• "Technology" (Score:3, Interesting)

      by Anonymous Coward
      The "technology" is specifically designed for physics. The hardware is not, but the driver, API, and havok engine enhancements are. This is therefore "physics technology".

      Besides, I rather think this is what nVidia had in mind when they first started making SLI boards. It was always obvious that the rendering benefit from SLI wasn't going to be cost-effective. Turning their boards into general purpose game accelerators has probably been in their thoughts for a while.
    • Re:"Physics" (Score:5, Insightful)

      by Quaoar (614366) on Monday March 20, 2006 @04:26PM (#14959481)
      I dunno what company would release a game that needs to SOLVE ODE's on the fly...I imagine you'd solve the equations before-hand, and put them in a nice form where all you need to do is multiply/add terms. If a company wants a cloak to behave realistically in their game, I'm sure they just find the proper coefficients in development, and all the game has to do is crunch the numbers on the fly.
      • 1. Design game that needs to solve ODEs on the fly.
        2. ???
        3. Win Nobel Prize.

        Seriously, let me, uh, see your hardware/code before you go patent it. Just curious, you know.
        • Heh I think the ??? these days can be replaced with "PATENT IT AND WAIT"
        • by Animats (122034) on Tuesday March 21, 2006 @01:29AM (#14962090) Homepage
          We already have that patent. [animats.com] For some years, we were locked into a licensing and noncompete agreement, which is why we haven't done much in that area for a while except cash the checks. But that noncompete period is now over. Stay tuned for further developments.

          Our approach produces better-looking movement than the low-end physics packages. We don't have the "boink problem", where everything bounces as if it were very light. Heavy objects look heavy. Our physics has "ease in" and "ease out" in collisions, as animators put it, derived directly from the real physics. When we first did this, back in the 200MHz era, it was slow for real time (a two-player fighter was barely possible) but now, game physics can get better.

          Take a look at our videos. [animats.com] Few if any other physics systems can even do the spinning top correctly, let alone the hard cases shown.

      • For a game, the best way to solve ODEs is numerically. Since you don't need the precision of the exact solution, the solutions are considerably simpler computationally once you've linearized them. Doing RK4 on the fly is precisely the best solution to the problem. Well, depending on the stiffness.. but you can always fall back on plain ol' trapezoid rule if you just wanna know, "what does the thing do until it hits the ground" to enough precision to be pretty.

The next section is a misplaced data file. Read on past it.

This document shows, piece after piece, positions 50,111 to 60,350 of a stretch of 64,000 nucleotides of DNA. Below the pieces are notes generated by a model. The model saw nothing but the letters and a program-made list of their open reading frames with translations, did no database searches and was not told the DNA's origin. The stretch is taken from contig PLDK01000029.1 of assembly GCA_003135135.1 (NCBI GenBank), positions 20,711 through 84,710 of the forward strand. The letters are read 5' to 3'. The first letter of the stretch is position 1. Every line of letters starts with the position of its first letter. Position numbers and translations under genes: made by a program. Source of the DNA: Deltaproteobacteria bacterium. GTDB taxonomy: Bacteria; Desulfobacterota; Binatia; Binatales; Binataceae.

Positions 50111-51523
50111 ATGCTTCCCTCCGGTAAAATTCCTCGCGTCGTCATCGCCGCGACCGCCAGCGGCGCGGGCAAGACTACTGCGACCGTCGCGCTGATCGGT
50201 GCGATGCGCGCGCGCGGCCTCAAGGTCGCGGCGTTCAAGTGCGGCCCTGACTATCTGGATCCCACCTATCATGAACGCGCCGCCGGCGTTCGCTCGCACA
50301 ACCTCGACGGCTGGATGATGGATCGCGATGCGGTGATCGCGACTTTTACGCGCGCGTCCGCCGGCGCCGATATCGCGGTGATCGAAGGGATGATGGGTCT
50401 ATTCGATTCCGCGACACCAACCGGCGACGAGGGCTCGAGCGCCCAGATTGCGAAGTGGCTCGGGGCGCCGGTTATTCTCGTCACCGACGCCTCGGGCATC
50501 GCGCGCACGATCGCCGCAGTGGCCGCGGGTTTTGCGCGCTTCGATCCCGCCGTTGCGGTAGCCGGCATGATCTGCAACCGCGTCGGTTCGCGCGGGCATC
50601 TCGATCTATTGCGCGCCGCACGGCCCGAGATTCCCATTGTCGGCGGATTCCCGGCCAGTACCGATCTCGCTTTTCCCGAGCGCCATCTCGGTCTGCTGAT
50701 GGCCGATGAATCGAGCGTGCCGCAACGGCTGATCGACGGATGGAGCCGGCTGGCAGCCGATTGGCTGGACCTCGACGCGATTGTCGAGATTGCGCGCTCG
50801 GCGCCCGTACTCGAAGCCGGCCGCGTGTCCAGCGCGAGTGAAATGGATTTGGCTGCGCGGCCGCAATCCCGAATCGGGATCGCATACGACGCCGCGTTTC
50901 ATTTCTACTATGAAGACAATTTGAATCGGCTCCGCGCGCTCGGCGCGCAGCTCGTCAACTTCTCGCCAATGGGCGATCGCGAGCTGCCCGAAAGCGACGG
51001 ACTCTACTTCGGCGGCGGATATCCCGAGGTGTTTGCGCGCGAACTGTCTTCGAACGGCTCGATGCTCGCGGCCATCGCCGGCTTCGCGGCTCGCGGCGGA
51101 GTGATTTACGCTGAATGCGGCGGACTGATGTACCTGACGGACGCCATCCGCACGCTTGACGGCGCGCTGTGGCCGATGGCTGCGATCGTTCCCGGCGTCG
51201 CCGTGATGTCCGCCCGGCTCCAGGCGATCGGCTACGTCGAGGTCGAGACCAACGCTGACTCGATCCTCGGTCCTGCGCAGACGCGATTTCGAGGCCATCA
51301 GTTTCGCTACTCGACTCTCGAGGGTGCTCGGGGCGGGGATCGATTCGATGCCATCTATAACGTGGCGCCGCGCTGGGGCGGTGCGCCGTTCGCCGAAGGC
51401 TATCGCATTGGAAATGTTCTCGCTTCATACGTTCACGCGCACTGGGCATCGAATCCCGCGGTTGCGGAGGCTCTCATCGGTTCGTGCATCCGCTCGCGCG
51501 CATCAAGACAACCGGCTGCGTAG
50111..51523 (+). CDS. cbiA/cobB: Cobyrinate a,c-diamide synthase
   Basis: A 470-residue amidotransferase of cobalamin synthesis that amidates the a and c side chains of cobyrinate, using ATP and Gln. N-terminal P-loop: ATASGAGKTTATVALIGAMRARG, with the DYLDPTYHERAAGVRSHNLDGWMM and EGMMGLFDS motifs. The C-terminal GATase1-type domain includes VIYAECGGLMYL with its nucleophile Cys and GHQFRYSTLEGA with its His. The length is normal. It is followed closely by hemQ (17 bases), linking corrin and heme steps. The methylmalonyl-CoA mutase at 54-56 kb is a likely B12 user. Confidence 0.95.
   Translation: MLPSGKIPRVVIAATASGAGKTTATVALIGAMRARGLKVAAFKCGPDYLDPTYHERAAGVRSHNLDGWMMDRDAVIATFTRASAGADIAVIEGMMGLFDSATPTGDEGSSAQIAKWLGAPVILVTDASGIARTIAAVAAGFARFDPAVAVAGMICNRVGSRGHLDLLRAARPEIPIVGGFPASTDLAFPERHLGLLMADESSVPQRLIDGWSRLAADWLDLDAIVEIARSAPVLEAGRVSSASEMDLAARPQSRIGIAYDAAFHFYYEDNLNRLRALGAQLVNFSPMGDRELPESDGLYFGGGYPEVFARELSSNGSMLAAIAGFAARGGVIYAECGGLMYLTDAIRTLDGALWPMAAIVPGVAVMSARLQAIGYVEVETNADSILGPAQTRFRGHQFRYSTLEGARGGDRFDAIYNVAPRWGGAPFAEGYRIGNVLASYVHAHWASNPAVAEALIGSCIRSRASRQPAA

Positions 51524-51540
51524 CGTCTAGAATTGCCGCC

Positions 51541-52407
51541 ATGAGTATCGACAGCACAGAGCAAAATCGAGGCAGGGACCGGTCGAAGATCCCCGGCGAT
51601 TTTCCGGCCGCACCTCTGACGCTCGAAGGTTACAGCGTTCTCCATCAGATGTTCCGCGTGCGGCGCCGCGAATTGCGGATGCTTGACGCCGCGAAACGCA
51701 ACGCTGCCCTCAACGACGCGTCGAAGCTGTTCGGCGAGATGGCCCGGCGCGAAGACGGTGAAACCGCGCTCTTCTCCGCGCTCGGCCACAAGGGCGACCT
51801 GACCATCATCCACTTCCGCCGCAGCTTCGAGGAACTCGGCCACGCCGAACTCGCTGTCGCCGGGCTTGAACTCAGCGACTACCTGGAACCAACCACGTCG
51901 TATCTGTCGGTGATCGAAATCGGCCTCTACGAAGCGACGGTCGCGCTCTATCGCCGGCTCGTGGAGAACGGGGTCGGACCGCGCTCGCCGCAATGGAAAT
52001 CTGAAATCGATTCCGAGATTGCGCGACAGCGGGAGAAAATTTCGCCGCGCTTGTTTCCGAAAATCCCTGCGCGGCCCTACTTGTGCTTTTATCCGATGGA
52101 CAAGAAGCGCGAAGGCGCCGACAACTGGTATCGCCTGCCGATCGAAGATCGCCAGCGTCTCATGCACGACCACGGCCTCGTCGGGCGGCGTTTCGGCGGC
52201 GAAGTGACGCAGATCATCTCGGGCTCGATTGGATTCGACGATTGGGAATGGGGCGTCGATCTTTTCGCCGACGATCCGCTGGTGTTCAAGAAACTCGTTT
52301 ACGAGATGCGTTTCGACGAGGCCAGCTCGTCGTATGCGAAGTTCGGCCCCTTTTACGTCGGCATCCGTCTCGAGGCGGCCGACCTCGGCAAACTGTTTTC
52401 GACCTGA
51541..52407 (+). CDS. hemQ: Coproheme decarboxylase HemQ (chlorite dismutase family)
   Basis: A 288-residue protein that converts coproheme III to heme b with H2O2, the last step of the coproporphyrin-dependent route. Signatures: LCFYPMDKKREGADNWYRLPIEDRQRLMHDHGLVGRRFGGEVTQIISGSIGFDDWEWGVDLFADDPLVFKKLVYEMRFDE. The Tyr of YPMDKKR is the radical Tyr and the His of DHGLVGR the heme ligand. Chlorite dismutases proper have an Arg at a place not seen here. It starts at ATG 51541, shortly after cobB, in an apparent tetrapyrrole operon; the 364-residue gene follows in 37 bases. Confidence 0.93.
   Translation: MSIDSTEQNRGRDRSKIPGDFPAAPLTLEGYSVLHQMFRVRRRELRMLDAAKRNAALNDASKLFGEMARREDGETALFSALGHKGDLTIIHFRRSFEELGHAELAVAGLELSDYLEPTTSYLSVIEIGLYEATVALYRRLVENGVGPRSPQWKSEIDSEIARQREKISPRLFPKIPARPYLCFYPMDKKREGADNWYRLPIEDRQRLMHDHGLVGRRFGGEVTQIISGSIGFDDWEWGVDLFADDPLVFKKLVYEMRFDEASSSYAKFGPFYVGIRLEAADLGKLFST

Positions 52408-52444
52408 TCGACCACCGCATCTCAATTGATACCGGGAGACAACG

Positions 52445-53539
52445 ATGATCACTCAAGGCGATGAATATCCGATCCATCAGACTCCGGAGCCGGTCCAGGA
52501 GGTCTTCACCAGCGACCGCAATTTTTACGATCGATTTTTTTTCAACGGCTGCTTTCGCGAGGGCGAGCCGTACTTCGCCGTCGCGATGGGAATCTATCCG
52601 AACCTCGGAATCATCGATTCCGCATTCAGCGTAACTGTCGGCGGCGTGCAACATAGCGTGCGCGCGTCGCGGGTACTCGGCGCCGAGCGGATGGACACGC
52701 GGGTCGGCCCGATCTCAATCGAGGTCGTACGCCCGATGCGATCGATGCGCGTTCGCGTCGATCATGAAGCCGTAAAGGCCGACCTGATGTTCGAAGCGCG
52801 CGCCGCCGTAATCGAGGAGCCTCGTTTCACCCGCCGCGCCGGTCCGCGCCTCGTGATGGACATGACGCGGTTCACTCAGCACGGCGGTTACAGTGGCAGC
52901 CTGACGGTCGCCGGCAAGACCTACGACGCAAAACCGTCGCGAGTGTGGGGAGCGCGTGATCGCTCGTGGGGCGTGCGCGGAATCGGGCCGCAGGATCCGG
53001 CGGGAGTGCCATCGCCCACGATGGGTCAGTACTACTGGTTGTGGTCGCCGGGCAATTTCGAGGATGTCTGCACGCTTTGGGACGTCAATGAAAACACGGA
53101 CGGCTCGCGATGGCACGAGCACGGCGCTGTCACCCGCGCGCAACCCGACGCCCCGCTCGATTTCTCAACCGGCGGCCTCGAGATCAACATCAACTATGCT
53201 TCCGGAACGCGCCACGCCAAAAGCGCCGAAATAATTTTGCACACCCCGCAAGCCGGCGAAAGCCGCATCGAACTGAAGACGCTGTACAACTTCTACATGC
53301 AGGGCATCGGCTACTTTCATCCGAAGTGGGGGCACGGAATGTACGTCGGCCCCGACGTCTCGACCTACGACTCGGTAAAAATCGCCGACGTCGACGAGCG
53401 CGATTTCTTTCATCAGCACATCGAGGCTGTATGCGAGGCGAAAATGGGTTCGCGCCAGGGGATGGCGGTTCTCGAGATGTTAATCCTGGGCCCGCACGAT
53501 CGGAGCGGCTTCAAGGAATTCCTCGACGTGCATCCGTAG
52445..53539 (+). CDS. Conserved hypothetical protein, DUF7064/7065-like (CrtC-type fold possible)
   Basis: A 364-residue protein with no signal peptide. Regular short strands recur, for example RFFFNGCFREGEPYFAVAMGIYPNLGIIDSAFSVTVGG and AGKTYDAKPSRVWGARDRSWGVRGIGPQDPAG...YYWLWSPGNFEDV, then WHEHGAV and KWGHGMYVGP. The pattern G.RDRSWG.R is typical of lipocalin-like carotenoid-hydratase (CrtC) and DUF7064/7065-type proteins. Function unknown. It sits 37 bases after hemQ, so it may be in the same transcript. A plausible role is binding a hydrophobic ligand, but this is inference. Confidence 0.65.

solving a linearized ODE is just plain ol' or
  • by Anonymous Coward on Monday March 20, 2006 @04:11PM (#14959335)
    This physics system is used for visual physics (i.e., realistic graphical effects), not gameplay physics, which are still done on the CPU.

    Therefore you get a 10x framerate increase over running massively intensive effects on the CPU.

    This is good, because games will look nicer. But if you don't have the GPU grunt, you can simply disable (or cut them down) them in game - it won't affect the gameplay.
  • SLI? (Score:5, Insightful)

    by temojen (678985) on Monday March 20, 2006 @04:11PM (#14959339) Journal
    Why does this require SLI? You can do stream processing on most relatively-modern accelerated 3d video cards.
    • Re:SLI? (Score:4, Informative)

      by Aranth Brainfire (905606) on Monday March 20, 2006 @04:20PM (#14959424)
      It doesn't, according to the article.
    • by jandrese (485) *
      I think the point is that most SLI systems are bottlenecked on the CPU, whereas most single card systems still bottleneck on the Graphics card. I'm not sure if this is actually true, but that's the impression I got from the article. By offloading some of the physics processing, you can theoretically remove that bottleneck and get slightly better performance (until you bottleneck on something else, perhaps even the CPU again).